By Clive Bernath: Despite only throwing one punch and folding like a pack of cards from the first barrage of punches from David Haye on November 13 and receiving worldwide criticism, Audley Harrison has decided to continue boxing.
Of course it is Harrison’s right to continue boxing but considering the way in which he promised so much and delivered so very little in a fight for the heavyweight championship of the world, it is somewhat surprising that the former Olympic super-heavyweight wants to fight again. And more to the point, anyone would actually want to see him fight again.
It has to be said and goes without saying that anyone who is brave enough to lace up the gloves and enter the ring deserves the utmost respect but surely Audley is suffering from far more delusional tendencies than at first thought?
It is plain for everyone to see that at the age of 39 the dream that never was disappeared for ever as soon as Haye delivered his first ‘Hayemaker.
Below is the official statement sent out by Audley Harrison earlier today
A STATEMENT FROM AUDLEY HARRISON
“The tragedy of life doesn’t lie in not reaching your goal. The tragedy lies in having no goal to reach. It isn’t a calamity to die with dreams unfilled, but it is a calamity not to dream. It isn’t a disgrace not to reach the stars, but it is a disgrace to have no stars to reach for.” Benjamin Mays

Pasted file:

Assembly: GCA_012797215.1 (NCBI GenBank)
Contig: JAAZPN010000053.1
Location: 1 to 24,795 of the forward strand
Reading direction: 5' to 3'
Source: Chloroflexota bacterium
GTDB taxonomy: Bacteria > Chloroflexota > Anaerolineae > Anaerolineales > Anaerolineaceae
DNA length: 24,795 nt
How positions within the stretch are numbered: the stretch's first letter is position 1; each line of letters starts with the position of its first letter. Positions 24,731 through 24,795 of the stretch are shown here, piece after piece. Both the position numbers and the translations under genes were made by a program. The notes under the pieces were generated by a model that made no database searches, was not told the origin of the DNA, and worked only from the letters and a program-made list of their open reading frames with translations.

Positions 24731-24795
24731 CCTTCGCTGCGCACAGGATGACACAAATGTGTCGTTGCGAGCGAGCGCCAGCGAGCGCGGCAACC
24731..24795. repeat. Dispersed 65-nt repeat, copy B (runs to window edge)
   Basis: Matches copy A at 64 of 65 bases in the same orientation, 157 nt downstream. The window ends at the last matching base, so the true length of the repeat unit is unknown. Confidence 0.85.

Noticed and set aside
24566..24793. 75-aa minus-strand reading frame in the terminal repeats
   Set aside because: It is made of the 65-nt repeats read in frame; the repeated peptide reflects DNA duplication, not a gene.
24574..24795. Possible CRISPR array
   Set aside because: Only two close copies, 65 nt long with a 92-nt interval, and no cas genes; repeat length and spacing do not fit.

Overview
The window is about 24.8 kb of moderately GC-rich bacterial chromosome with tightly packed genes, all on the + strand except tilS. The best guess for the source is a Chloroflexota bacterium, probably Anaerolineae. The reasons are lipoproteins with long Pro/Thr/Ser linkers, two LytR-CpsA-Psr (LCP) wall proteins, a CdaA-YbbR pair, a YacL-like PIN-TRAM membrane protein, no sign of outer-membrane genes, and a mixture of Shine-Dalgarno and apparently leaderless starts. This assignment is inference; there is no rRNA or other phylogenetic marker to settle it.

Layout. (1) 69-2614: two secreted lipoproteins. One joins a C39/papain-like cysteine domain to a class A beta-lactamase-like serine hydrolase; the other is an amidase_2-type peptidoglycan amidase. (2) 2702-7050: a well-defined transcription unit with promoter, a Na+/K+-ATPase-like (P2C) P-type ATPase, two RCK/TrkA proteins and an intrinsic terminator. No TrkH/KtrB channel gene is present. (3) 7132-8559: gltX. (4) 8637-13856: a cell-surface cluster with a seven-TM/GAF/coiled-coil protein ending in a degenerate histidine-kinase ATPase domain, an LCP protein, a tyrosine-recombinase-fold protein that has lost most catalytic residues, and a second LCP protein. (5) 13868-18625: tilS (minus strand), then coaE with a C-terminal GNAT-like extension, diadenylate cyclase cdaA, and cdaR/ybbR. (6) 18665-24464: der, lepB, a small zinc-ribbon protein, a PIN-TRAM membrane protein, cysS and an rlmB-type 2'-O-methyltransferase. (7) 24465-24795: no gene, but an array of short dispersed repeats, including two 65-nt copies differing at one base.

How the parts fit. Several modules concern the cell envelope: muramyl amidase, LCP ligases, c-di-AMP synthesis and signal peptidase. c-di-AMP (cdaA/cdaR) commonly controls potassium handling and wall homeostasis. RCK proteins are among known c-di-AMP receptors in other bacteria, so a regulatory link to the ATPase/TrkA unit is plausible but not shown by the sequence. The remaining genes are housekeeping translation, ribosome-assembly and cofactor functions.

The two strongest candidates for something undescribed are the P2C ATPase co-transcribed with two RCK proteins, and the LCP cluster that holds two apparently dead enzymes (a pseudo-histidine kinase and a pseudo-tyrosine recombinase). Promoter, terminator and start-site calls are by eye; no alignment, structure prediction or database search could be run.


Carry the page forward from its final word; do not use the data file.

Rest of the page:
“After spending some time away reflecting on the fight and outcome, I have made the decision to continue my journey in boxing and carry on my career as a professional. The David Haye experience had many highs away from the ring and I’m happy I had a great training camp and worked with two of my brothers again in camp. I surrounded myself with a world class team and pushed myself to the limit in training and left my changing room knowing I had given my all to get to this point.
The outcry from the fight is expected as I didn’t get the result I wanted and the critics have once again tried to bury me under the rubble and hope I disappear. All I can say is I had a game plan and went into the ring to win. The way the fight ended was frustrating to me as I didn’t get going and was just settling into my rhythm.
Both styles of feinting and moving was off-setting the both of us in the first two rounds and I was just zoning in on his rhythm when he got through.
I’ll never be crash - bang - wallop and I’m glad about that; my style is unique but can run into problems like all styles can and I got caught by a good set of punches to go down. I give David credit as I never expected him to hurt me as he did, but anyone could see it was a premature stoppage and I should have been allowed to carry on and ride out the rough patch, even if that meant I would have got KO’d.
I think the Vitali Klitschko beating of Shannon Briggs a few weeks earlier and the public outcry made the referee jump in early and I was denied the opportunity to show my grit, determination and desire to be in there and compete and try to get back on level terms.
Let the haters and negative comments continue – I don’t really care. I know me and I can sleep at night as I’m happy with who I am today. Yes it hurts not to achieve your goals, but we roll up our sleeves and we try again; such is the beauty of life.”
December 1, 2010